2011-02-11 / Front Page

Mother Outraged In Goldie Maple Incident

By Howard Schwach


The Goldie Maple Academy, which was formally Junior High School 198 stands in Arverne. A parent charges that the school’s principal has banned her from the building after she filed a formal complaint with the city. The Goldie Maple Academy, which was formally Junior High School 198 stands in Arverne. A parent charges that the school’s principal has banned her from the building after she filed a formal complaint with the city. A Rockaway mother has been barred by the principal from visiting her daughter’s elementary school without permission because, she says, she reported an earlier incident to the city’s 311 report system, angering the principal.

“Due to an incident that occurred today, Wednesday, 1/26/11, in which the school required the involvement of a School Safety Agent, I am establishing procedures [for your interaction with the school] effective immediately,” a letter to Christine Louis, whose daughter, Abigail, 7, is in the second grade at the Goldie Maple Academy on Beach 56 Street in Arverne, from Principal Angela Logan, said.

Those procedures included calling the office for an appointment before coming to the building, leaving and picking her child up at the security desk rather than in the classroom or dismissal points and calling the office before picking up her child.

Logan says that setting up the procedures was to “insure a safe and orderly environment” in the school.

Louis, however, says that she had been blackballed from the school because of an incident that occurred on January 19.

Louis says that Abigail’s teacher, Qianie Dolvin, noticed a mild rash on the child’s face.

When the teacher asked the secondgrader what the rash was, the child, whose relative had recently suffered from ringworm, said, “I think it’s ringworm.”

Louis said that the teacher told all the students to close their books and move away from Abigail because, “she was spreading the disease all over the classroom.”

In fact, Louis said, it was a mild case of eczema.

Her daughter, however, was teased and taunted for three days because of the teacher’s comment.

“She complained that nobody would be her partner on a class trip because the teacher said she was spreading ringworm,” Louis said.

On Friday, when she came home from school distraught because of her treatment by her schoolmates, Abigail told her mother what had happened.

Louis says she called the school and was told everybody had already left for the weekend.

On Monday morning, she says, she and her husband, Ralph, went to the school. They spoke with the parent coordinator and another staffer, but got no satisfaction.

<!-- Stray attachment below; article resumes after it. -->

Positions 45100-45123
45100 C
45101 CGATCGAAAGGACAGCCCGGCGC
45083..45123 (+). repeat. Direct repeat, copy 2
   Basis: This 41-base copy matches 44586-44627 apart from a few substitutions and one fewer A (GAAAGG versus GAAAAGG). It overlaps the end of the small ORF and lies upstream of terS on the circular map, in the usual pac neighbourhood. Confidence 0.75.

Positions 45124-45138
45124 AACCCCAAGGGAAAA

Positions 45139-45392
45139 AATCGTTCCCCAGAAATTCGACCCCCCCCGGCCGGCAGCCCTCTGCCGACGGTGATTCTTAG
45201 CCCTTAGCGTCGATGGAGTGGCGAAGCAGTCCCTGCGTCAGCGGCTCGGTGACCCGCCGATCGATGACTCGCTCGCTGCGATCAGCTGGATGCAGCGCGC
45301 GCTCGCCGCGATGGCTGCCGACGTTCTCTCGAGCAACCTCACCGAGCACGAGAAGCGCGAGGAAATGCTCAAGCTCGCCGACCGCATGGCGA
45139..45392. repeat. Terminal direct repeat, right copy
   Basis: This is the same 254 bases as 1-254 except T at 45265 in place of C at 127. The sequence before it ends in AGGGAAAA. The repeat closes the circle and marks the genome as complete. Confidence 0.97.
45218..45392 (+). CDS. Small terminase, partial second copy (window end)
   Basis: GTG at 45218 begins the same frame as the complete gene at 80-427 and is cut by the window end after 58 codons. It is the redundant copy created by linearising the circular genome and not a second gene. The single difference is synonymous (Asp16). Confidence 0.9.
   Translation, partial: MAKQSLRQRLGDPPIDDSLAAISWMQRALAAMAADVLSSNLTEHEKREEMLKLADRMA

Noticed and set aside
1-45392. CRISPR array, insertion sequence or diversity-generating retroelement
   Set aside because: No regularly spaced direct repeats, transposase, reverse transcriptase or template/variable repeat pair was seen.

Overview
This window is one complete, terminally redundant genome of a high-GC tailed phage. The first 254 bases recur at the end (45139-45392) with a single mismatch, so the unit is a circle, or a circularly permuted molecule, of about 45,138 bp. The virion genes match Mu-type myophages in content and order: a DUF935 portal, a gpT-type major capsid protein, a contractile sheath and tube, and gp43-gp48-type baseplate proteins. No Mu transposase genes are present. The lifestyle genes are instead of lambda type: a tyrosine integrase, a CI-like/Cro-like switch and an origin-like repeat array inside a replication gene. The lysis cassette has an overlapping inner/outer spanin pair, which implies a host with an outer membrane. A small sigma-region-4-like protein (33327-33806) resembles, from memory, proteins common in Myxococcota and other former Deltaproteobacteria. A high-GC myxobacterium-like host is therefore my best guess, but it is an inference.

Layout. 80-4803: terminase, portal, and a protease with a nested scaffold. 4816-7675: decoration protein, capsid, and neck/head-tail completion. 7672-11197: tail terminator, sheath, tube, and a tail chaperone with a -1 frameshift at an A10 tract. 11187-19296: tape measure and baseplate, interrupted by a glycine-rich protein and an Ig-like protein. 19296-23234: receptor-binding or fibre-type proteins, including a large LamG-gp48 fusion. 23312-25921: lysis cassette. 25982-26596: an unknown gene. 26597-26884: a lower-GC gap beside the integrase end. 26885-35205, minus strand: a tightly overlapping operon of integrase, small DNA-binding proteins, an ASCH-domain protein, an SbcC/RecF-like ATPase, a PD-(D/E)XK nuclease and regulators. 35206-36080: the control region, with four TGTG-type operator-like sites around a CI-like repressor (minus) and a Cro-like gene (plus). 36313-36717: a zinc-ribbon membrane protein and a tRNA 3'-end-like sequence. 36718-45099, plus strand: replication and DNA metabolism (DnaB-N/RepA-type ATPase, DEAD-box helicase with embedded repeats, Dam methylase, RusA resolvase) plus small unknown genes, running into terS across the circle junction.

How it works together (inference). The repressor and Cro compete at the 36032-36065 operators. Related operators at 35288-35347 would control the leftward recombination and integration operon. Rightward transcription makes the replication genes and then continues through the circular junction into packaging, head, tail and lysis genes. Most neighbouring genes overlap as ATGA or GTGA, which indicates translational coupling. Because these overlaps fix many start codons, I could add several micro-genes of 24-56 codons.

They asked to speak with Logan, but were told that she was too busy to speak with them, but asked about the problem.

When she was told by an intermediary, Logan’s answer, according to Louis, was, “What do you want me to do about it.”

Angered about the perceived disrespect she got at the school; Louis called 311 and made a formal complaint.

Her husband called the school and made an appointment for January 24 to speak with the teacher and principal. The school secretary called back and said that the couple could come to the school on January 25 for a meeting.

When they showed up at the appointed time, however, Logan refused to meet with Christine, but did meet for a few minutes with her husband. She says that nothing was resolved and, when she asked why she was excluded from the meeting, she was told by Logan that it was because of the complaint that was filed against her.

When Louis complained, Logan called for a school security agent to remove her from the building.

“I was never allowed to speak with Logan or the teacher to express my concerns,” Louis told The Wave. “All I want is justice for my daughter.”

She added that after she got home that day she received a call from a district office worker who told her that her daughter’s case would not be investigated

“because of her disrespect for the principal.”

Margie Feinberg, a long-time spokesperson for the Department of Education told The Wave on Monday, however, that the mother’s “limited access letter” had nothing to do with her calling 311.

“The mother was ranting and refused to sit down. She was yelling at the principal,” Feinberg said. “The father met with the principal and as far as he is concerned, everything is resolved. The district superintendent will reach out to the mother to work out the problem.”

Louis says that nothing is resolved.

“I am looking for justice here,” Louis said. “Those people in the school have no respect for kids or their parents. That is not right for public school offi- cials.”

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